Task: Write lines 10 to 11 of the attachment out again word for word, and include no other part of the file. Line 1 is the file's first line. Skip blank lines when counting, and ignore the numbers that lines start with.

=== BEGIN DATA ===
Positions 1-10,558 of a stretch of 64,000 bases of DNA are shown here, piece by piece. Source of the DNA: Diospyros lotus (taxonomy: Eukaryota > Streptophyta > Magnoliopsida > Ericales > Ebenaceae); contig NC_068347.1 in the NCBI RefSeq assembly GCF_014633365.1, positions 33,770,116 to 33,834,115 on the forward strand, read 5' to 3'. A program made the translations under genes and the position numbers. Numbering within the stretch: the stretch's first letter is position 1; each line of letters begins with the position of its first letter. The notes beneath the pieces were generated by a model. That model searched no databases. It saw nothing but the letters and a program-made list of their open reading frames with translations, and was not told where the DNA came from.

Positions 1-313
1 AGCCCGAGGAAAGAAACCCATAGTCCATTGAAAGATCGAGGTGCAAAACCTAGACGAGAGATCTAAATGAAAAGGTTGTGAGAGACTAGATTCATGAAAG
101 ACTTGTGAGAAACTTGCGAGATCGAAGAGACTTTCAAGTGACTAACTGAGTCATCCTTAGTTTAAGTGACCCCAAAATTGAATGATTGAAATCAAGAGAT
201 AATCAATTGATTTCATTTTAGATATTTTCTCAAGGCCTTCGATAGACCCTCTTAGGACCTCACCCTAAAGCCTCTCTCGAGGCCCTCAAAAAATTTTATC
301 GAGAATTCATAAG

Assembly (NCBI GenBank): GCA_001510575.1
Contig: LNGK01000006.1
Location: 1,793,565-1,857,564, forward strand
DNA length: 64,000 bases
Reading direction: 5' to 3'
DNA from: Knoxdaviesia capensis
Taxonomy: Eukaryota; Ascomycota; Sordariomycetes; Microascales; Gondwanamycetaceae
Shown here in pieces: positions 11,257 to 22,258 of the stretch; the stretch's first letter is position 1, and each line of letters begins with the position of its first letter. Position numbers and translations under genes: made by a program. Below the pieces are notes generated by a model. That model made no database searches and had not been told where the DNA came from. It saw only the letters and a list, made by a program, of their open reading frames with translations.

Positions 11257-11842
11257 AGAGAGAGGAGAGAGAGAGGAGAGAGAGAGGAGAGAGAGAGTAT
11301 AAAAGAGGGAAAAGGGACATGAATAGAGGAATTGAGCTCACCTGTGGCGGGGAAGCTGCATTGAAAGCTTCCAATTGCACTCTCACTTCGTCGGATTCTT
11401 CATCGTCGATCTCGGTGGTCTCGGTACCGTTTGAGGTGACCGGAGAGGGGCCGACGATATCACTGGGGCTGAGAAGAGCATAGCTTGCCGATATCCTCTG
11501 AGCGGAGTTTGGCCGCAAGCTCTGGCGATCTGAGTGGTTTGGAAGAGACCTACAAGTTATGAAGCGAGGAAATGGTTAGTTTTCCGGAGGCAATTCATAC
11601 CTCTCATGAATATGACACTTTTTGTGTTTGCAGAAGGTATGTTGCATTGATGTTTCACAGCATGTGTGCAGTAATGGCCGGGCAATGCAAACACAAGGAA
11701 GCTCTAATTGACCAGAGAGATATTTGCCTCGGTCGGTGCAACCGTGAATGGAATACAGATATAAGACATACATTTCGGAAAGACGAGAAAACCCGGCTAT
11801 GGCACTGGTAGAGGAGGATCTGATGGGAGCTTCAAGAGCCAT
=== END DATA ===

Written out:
DNA length: 64,000 bases
Reading direction: 5' to 3'